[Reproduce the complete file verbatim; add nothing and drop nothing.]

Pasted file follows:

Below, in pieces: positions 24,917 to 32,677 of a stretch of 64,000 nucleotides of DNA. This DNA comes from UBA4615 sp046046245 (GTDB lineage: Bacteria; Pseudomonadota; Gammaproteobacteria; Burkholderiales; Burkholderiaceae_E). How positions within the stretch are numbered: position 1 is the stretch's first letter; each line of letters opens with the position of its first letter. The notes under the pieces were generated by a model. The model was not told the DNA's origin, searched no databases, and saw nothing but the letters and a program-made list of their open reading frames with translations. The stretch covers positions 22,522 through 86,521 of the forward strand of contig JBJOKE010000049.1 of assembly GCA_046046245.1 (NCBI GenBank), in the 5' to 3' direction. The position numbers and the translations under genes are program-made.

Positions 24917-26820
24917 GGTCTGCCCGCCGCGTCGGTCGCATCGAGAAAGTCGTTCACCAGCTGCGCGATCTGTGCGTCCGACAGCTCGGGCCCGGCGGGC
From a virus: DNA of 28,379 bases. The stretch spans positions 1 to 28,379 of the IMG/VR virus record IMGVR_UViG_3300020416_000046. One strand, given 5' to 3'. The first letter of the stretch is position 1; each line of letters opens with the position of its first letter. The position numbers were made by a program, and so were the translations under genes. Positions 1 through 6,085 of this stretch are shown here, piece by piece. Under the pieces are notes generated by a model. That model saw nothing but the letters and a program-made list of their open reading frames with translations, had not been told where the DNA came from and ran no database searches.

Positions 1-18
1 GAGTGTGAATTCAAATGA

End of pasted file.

Below, in pieces: positions 24,917 to 32,677 of a stretch of 64,000 nucleotides of DNA. This DNA comes from UBA4615 sp046046245 (GTDB lineage: Bacteria; Pseudomonadota; Gammaproteobacteria; Burkholderiales; Burkholderiaceae_E). How positions within the stretch are numbered: position 1 is the stretch's first letter; each line of letters opens with the position of its first letter. The notes under the pieces were generated by a model. The model was not told the DNA's origin, searched no databases, and saw nothing but the letters and a program-made list of their open reading frames with translations. The stretch covers positions 22,522 through 86,521 of the forward strand of contig JBJOKE010000049.1 of assembly GCA_046046245.1 (NCBI GenBank), in the 5' to 3' direction. The position numbers and the translations under genes are program-made.

Positions 24917-26820
24917 GGTCTGCCCGCCGCGTCGGTCGCATCGAGAAAGTCGTTCACCAGCTGCGCGATCTGTGCGTCCGACAGCTCGGGCCCGGCGGGC
From a virus: DNA of 28,379 bases. The stretch spans positions 1 to 28,379 of the IMG/VR virus record IMGVR_UViG_3300020416_000046. One strand, given 5' to 3'. The first letter of the stretch is position 1; each line of letters opens with the position of its first letter. The position numbers were made by a program, and so were the translations under genes. Positions 1 through 6,085 of this stretch are shown here, piece by piece. Under the pieces are notes generated by a model. That model saw nothing but the letters and a program-made list of their open reading frames with translations, had not been told where the DNA came from and ran no database searches.

Positions 1-18
1 GAGTGTGAATTCAAATGA